It’s 2014 and women are still getting paid less than men in the workforce. While we’re all aware that this is happening, what’s less clear is why it’s happening. Earlier this month, some politicians voted down the equal pay bill by saying “There’s a disparity not because female engineers are making less than male engineers at the same company. The disparity exists because a female social worker makes less than a male engineer.” This statement implies that women get paid less than men because they choose to work in lower-paying jobs—but this is wrong. The majority of the pay gap between men and women “comes from differences within occupations, not between them.” Harvard University labor economist and scholar, Dr. Claudia Goldin calculated that placing more women into higher-paying occupations would “erase just 15 percent of the pay gap for all workers,” and the rest of the pay gap problems stem from within the workplace. In the medical industry, for example, women doctors and surgeons earn only 71% of men’s wages, even when controlling for age, race, hours, and education!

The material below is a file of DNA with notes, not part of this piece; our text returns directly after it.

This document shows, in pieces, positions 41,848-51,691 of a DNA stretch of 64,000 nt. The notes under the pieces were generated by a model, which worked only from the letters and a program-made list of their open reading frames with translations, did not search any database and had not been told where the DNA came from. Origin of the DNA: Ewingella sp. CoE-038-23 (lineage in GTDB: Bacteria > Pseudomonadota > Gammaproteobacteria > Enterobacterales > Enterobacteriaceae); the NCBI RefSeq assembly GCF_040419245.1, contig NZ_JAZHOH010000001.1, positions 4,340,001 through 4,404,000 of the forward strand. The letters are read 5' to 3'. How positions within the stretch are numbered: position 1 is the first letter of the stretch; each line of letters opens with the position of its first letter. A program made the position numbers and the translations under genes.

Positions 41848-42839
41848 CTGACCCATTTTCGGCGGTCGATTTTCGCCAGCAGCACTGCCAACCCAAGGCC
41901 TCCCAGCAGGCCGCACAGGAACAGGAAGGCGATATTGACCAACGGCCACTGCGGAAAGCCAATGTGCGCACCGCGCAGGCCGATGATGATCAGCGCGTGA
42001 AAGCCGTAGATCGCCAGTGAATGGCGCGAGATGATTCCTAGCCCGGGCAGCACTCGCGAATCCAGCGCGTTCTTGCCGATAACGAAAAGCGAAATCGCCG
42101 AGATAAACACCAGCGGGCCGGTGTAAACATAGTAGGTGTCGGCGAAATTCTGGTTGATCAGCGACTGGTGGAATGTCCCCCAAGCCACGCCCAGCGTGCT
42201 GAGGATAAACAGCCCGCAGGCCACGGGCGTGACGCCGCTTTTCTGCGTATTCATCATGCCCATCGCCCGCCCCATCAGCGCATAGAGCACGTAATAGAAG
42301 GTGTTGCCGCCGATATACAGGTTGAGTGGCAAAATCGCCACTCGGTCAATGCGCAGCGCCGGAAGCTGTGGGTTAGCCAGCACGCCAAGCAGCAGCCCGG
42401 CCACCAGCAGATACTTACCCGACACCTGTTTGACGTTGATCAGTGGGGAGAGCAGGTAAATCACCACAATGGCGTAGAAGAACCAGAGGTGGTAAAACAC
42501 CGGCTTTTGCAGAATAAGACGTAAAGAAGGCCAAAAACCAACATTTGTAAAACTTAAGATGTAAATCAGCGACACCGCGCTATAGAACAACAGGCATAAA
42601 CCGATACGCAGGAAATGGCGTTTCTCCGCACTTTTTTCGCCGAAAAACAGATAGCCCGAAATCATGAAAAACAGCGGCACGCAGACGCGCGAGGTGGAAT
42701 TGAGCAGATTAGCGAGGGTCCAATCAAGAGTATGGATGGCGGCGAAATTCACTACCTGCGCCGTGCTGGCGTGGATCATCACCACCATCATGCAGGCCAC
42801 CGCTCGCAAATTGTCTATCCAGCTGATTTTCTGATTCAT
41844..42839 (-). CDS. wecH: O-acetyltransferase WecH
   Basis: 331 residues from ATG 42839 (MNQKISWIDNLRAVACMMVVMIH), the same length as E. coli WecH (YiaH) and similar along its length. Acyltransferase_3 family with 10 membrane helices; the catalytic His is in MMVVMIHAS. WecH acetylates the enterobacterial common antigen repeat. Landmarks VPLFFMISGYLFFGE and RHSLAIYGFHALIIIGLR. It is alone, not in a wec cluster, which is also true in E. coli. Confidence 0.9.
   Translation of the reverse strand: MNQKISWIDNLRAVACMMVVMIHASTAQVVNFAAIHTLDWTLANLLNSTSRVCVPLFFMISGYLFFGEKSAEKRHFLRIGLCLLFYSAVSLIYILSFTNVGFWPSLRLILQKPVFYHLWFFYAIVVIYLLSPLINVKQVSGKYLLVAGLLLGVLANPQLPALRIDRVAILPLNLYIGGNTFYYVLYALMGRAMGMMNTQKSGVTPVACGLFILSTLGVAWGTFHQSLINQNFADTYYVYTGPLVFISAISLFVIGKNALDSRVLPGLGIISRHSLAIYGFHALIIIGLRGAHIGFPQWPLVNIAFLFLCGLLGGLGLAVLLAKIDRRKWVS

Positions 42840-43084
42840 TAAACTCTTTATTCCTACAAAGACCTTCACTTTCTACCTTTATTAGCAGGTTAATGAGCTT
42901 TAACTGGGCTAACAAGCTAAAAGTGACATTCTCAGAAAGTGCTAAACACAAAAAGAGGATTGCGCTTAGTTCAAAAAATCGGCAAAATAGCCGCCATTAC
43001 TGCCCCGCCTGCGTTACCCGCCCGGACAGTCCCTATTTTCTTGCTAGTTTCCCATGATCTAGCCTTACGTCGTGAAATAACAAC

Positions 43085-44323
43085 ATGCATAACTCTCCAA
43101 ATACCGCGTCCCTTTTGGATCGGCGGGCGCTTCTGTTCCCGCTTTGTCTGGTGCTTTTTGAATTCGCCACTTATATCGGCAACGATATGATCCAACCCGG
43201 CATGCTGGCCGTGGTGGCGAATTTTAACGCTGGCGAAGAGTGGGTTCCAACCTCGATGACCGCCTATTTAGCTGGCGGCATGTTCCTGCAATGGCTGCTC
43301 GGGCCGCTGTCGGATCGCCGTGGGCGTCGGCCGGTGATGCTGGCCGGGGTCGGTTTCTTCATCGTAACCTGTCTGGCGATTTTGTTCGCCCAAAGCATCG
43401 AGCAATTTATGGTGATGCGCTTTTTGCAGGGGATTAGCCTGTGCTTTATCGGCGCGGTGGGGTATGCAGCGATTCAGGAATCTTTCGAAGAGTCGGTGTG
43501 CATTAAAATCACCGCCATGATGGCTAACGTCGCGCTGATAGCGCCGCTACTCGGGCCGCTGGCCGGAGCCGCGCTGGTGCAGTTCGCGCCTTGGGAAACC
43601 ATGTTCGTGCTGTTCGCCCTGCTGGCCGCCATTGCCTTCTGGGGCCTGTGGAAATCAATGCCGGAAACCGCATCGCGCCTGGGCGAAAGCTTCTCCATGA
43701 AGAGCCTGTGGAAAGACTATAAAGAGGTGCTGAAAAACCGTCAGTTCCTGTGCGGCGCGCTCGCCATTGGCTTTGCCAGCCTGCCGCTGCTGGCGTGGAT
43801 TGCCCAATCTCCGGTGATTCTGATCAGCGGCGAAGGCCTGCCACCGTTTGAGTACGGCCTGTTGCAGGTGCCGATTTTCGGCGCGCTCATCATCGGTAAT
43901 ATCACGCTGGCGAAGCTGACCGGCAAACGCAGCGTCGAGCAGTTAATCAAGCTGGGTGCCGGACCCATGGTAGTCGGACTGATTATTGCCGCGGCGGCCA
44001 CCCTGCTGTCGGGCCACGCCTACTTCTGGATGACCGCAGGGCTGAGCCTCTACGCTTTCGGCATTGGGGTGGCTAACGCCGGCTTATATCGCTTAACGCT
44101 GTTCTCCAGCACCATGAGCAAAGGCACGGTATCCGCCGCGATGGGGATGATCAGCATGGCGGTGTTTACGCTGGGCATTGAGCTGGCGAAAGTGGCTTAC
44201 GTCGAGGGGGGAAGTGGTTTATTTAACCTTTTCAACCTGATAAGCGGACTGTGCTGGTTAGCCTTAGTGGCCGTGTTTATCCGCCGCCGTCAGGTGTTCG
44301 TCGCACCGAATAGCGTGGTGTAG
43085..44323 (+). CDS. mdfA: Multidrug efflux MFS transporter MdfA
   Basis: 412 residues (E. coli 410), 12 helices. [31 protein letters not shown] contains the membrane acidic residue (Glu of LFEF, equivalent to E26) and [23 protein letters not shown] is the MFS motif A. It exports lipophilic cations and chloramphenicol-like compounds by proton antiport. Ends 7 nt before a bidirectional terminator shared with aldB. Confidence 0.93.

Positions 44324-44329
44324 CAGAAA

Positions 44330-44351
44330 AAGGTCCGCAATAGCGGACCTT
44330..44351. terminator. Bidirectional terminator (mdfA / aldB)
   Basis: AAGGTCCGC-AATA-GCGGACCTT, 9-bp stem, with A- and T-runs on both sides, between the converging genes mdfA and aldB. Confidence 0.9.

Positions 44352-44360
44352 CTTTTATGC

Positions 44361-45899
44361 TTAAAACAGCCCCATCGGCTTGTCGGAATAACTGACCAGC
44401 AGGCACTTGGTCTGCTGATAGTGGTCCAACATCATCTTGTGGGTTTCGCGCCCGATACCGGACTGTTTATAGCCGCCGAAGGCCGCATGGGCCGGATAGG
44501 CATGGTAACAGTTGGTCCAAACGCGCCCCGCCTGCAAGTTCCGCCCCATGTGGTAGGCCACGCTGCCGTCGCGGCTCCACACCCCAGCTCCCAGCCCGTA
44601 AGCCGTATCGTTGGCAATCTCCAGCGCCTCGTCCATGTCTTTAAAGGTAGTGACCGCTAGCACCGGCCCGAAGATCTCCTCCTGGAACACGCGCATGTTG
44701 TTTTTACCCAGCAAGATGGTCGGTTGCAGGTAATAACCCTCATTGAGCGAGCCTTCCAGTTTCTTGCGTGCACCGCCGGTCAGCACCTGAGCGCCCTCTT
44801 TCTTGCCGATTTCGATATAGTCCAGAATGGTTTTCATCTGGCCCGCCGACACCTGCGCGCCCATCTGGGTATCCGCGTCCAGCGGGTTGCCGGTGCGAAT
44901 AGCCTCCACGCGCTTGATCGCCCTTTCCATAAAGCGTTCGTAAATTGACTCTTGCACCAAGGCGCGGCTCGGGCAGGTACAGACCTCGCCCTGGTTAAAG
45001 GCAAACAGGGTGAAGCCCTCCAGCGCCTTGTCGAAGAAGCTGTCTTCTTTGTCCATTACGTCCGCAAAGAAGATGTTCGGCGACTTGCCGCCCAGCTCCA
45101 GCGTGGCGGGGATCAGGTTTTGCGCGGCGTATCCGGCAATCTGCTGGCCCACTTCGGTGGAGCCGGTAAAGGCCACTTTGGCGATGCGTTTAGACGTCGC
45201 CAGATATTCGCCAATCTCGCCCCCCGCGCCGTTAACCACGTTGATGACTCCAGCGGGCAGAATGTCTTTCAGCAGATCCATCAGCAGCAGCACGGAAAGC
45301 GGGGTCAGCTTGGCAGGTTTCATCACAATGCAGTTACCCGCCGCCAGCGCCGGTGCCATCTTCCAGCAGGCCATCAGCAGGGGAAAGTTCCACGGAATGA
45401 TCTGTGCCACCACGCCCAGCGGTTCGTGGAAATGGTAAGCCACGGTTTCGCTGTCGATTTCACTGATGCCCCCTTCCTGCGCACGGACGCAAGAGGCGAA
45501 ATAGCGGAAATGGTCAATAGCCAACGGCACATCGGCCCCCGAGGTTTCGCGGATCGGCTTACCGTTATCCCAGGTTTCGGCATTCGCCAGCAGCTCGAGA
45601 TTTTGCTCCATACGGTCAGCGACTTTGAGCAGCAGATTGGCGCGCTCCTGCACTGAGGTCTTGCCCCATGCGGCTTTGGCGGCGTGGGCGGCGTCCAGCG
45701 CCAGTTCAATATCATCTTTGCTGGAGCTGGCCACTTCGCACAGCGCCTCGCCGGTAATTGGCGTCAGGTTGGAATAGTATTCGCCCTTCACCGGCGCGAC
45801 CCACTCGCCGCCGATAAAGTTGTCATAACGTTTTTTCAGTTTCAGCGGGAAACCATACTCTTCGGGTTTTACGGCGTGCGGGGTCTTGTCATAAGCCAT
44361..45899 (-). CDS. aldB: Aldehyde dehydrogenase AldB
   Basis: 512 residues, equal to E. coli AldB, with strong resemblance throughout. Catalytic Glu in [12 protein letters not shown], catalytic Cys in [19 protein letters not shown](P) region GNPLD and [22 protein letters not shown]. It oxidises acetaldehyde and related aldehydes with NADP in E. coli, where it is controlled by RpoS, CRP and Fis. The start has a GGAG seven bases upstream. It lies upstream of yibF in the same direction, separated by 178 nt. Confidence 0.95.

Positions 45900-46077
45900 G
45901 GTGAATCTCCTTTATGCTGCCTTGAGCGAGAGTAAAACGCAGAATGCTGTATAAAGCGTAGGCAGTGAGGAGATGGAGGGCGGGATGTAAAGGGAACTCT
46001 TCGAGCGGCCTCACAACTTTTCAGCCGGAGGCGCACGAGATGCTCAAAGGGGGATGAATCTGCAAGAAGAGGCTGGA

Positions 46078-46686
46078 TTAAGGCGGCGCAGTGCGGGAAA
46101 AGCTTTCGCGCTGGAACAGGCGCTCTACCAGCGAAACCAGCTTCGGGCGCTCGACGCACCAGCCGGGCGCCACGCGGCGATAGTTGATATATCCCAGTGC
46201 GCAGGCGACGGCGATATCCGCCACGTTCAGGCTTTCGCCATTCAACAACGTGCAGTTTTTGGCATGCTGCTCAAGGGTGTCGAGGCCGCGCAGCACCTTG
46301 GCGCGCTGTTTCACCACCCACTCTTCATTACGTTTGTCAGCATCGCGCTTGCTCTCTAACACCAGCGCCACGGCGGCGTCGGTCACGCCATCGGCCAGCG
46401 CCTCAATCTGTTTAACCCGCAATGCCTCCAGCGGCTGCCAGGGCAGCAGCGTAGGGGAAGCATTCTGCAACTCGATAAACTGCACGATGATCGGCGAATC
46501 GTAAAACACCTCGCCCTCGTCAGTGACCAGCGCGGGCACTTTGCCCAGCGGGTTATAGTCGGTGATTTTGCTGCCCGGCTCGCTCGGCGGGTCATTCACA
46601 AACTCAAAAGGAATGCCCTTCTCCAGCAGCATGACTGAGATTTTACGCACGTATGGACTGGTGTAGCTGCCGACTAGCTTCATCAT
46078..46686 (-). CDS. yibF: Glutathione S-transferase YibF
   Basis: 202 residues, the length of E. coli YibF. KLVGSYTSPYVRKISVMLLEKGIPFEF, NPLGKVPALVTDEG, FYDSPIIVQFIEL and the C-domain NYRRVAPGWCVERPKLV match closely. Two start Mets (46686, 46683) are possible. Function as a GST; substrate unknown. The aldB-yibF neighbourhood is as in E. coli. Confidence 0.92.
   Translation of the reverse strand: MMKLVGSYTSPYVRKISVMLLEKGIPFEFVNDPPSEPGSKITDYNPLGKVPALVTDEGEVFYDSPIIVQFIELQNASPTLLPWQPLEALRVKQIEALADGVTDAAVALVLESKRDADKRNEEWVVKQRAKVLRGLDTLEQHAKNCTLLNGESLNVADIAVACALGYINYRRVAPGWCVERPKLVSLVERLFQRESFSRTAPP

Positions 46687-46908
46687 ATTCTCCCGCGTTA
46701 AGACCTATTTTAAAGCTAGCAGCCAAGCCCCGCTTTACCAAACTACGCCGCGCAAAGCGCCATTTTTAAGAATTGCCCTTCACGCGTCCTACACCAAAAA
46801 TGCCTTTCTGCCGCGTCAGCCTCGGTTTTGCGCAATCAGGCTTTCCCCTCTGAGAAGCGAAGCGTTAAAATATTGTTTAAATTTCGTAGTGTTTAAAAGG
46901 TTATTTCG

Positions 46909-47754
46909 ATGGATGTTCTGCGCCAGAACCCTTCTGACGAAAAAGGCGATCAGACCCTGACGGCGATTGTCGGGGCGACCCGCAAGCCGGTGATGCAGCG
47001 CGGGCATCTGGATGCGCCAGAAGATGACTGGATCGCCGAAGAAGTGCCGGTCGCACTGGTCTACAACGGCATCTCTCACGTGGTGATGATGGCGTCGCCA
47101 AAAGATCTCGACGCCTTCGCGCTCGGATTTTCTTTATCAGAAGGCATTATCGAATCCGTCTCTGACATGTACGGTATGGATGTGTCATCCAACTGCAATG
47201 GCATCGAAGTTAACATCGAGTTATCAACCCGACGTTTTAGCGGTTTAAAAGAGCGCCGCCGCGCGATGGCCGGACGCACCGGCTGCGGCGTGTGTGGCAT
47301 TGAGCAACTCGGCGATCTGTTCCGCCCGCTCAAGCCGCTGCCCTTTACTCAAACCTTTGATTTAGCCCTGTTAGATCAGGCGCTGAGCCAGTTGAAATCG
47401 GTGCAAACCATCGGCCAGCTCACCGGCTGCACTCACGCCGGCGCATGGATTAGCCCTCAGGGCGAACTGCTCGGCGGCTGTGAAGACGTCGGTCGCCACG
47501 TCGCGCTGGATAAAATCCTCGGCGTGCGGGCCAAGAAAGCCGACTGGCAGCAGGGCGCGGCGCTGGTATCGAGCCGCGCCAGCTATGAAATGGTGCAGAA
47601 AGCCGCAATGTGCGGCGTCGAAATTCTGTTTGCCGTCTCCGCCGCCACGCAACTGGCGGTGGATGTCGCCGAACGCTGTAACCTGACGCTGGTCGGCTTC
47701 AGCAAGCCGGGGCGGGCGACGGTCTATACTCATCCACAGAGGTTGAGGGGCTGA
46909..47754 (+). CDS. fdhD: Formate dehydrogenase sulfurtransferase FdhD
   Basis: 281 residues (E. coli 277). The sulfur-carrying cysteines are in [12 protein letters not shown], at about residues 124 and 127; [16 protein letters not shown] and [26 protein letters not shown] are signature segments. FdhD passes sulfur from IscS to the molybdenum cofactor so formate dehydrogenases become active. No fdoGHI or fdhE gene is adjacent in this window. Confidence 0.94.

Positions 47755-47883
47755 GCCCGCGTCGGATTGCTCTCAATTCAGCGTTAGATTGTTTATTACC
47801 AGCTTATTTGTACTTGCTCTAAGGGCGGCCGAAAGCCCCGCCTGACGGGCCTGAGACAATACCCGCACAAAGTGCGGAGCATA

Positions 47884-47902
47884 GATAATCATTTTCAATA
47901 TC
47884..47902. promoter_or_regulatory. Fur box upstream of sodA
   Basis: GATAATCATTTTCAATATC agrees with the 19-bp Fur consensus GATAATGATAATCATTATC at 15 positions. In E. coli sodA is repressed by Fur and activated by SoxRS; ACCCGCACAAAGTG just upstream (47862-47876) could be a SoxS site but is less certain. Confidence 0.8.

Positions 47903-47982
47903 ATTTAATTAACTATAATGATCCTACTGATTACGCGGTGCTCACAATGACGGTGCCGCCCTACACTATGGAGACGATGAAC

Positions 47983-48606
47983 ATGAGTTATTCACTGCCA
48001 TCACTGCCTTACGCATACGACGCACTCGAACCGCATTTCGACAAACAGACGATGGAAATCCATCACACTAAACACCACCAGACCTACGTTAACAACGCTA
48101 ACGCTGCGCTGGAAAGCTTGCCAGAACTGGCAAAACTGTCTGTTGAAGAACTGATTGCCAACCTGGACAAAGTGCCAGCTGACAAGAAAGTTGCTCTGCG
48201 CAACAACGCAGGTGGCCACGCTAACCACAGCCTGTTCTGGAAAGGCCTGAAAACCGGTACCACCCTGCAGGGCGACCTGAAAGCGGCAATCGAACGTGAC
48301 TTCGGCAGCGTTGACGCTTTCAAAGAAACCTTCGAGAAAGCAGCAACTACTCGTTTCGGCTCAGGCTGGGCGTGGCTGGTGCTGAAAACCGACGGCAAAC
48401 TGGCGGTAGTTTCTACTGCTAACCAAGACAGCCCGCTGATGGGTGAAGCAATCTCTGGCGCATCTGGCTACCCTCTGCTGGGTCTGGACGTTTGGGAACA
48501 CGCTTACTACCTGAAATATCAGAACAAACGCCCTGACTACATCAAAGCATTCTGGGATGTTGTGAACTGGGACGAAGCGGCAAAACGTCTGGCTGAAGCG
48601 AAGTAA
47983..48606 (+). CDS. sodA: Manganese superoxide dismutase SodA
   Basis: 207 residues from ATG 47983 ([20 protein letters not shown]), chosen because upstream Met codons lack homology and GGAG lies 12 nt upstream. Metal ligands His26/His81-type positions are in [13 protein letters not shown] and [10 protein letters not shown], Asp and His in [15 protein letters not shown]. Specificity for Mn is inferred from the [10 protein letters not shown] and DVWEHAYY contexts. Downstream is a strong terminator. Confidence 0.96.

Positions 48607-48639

Dr. Goldin describes how the wage disparities lie in workplace flexibility in terms of hours and location. Dr. Goldin writes “The gender gap in pay would be considerably reduced and might vanish altogether if firms did not have an incentive to disproportionately reward individuals who labored long hours and worked particular hours.” Indeed, occupations that value long hours tend to have the widest wage gaps. Dr. Goldin found that employers compensated those who spend longer hours at the office disproportionately more than they pay employees who do not. In other professions, the pay gap is smallest when one employee can be easily substituted for another and the workers are paid in proportion to the hours worked. Women with children have been found to value flexibility in their schedules or to work remotely at times--a problem within the current value/reward system within professions that value long hours. Until employees and professions learn to be flexible and equitable between the sexes, wage disparities will continue to persist.

Source: The New York Times

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